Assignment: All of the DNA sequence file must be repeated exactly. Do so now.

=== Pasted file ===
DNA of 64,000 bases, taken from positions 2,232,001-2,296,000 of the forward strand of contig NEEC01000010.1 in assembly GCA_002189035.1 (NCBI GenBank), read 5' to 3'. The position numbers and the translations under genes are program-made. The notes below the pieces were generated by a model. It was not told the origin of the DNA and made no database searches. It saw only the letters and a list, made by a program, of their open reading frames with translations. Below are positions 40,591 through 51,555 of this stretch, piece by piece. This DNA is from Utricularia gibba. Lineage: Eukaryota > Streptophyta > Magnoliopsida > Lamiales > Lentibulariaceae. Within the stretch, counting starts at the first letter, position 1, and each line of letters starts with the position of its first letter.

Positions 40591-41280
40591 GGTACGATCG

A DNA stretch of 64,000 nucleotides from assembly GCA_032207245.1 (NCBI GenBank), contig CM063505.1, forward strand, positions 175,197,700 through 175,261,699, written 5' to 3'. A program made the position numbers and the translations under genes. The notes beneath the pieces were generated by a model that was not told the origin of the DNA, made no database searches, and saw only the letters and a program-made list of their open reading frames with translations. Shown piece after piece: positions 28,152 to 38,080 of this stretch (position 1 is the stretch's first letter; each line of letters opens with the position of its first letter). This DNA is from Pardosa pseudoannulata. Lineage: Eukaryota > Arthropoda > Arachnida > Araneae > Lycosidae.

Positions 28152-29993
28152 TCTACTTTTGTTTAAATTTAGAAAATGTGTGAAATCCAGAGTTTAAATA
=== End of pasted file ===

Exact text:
DNA of 64,000 bases, taken from positions 2,232,001-2,296,000 of the forward strand of contig NEEC01000010.1 in assembly GCA_002189035.1 (NCBI GenBank), read 5' to 3'. The position numbers and the translations under genes are program-made. The notes below the pieces were generated by a model. It was not told the origin of the DNA and made no database searches. It saw only the letters and a list, made by a program, of their open reading frames with translations. Below are positions 40,591 through 51,555 of this stretch, piece by piece. This DNA is from Utricularia gibba. Lineage: Eukaryota > Streptophyta > Magnoliopsida > Lamiales > Lentibulariaceae. Within the stretch, counting starts at the first letter, position 1, and each line of letters starts with the position of its first letter.

Positions 40591-41280
40591 GGTACGATCG

A DNA stretch of 64,000 nucleotides from assembly GCA_032207245.1 (NCBI GenBank), contig CM063505.1, forward strand, positions 175,197,700 through 175,261,699, written 5' to 3'. A program made the position numbers and the translations under genes. The notes beneath the pieces were generated by a model that was not told the origin of the DNA, made no database searches, and saw only the letters and a program-made list of their open reading frames with translations. Shown piece after piece: positions 28,152 to 38,080 of this stretch (position 1 is the stretch's first letter; each line of letters opens with the position of its first letter). This DNA is from Pardosa pseudoannulata. Lineage: Eukaryota > Arthropoda > Arachnida > Araneae > Lycosidae.

Positions 28152-29993
28152 TCTACTTTTGTTTAAATTTAGAAAATGTGTGAAATCCAGAGTTTAAATA